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Wyandanch woman gets probation in Nassau jail smuggling scheme

Sharonda Hall, 25, of Wyandanch, in court in

Sharonda Hall, 25, of Wyandanch, in court in Mineola on Thursday, Jan. 5, 2017. Hall will serve a term of 3 years of probation after admitting to a misdemeanor charge of promoting prison contraband. Credit: Howard Schnapp

A judge Thursday gave a probation sentence to one of three women who last year became ensnared in what authorities called a contraband smuggling scheme at Nassau’s jail.

Sharonda Hall, 25, of Wyandanch will serve 3 years of probation after previously admitting to a misdemeanor charge of promoting prison contraband.

Nassau prosecutors had alleged after Hall’s February 2016 felony arrest that she and a Baldwin woman would pick up cash at a money wiring store, buy contraband, and turn it over to an Armor Correctional Health Services jail nurse — who was paid to sneak items to inmates.

Authorities alleged that the suspects supplied razor blades and K2, or synthetic marijuana, to inmates as part of a scheme that involved Bloods gang members who were incarcerated at the East Meadow facility.

The district attorney’s office said Thursday that charges remain pending against former jail nurse Chantiel Cox, 26, of Amityville, but declined to comment further on the case. Cox previously has denied the allegations through her attorney, who also has said she will be exonerated.

Amanda Minnieer, 28, of Baldwin, pleaded guilty last year to a felony and admitted passing K2 and lighters into the jail before a judge sentenced her to 6 months in jail and 5 years of probation for her role in the scheme.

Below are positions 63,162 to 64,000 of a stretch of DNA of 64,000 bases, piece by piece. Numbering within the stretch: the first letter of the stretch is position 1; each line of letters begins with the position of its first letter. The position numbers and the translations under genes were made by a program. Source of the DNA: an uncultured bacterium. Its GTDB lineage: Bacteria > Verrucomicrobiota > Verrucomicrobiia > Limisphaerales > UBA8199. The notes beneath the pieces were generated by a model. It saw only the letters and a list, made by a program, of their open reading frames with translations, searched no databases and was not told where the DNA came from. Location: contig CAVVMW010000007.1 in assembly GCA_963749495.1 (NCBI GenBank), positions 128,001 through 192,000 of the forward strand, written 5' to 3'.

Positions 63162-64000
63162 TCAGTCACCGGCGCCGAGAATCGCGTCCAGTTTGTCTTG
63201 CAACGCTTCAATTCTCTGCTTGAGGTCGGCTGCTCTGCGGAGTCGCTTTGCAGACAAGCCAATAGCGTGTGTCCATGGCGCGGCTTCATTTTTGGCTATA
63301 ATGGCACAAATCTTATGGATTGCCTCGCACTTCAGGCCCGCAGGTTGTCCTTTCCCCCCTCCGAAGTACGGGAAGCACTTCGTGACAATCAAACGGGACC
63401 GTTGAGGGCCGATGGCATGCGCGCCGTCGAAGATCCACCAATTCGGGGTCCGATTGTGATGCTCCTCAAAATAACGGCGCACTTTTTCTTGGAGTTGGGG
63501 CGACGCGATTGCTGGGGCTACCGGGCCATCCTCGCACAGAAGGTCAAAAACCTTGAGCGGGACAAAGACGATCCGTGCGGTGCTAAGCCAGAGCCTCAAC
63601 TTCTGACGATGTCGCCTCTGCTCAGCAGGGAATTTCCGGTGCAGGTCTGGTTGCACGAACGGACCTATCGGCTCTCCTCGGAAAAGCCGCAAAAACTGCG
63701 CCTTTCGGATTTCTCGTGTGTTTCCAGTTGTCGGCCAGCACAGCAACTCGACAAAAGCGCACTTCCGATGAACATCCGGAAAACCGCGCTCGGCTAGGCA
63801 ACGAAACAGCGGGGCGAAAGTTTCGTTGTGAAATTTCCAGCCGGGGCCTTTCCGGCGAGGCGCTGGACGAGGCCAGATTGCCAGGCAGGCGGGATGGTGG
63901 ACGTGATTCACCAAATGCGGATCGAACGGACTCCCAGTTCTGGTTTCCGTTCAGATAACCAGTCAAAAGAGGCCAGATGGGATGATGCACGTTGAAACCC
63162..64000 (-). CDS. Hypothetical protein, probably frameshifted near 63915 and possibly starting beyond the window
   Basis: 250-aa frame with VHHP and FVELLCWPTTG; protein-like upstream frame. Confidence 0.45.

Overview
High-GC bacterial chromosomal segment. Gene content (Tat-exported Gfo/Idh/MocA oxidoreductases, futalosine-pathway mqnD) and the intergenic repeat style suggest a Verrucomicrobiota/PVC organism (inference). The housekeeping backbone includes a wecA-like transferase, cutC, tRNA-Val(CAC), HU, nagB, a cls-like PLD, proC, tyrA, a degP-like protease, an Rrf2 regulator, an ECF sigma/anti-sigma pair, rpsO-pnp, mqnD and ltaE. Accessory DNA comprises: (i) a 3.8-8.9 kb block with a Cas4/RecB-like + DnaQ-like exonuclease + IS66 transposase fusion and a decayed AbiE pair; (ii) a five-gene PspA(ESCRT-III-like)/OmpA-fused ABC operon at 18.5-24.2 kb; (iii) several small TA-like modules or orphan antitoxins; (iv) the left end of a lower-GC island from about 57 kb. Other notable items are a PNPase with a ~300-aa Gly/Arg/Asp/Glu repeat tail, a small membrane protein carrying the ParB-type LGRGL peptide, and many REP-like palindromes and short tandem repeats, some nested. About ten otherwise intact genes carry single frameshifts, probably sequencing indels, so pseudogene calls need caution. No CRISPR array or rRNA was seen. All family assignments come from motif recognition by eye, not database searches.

As part of her plea, Hall admitted to passing along K2, according to her attorney, Mitchell Barnett of Garden City.

Hall ignored questions and hid her face as she left court after appearing before a judge in Mineola Thursday.

Barnett said after the sentencing that prosecutors hadn’t approached his client and asked her to cooperate against any other defendants.

“I think it worked out for everyone’s benefit,” Barnett said of the sentence in Hall’s case.

The contraband arrests came at a time when controversy had enveloped Armor, the jail’s outgoing inmate medical provider, after a series of inmate deaths.

The arrests also prompted Nassau District Attorney Madeline Singas to call the jail’s security into question.

But Sheriff Michael Sposato, a political appointee who runs the jail, said it was facility security procedures that ultimately led to the discovery of the contraband conspiracy.

Jail safety was an issue that the union for correction officials brought to the forefront later in 2016 with a labor rally at which members expressed a vote of “no confidence” in Sposato.

But Sposato countered criticisms then by saying the jail “is managed very well,” and correction officers were upset about being made to work harder.

The contraband arrests followed a January 2016 slashing that left one inmate needing more than 260 stitches to his face. A gang violence outbreak in late February 2016 — after the arrests — also led to as many as five inmate slashings at the jail in a week.

Law enforcement sources previously said it is very difficult to trace the origin of illegal weapons inside the jail without cooperation from insiders, and that at least some weapons were coming in through the facility’s visiting area.

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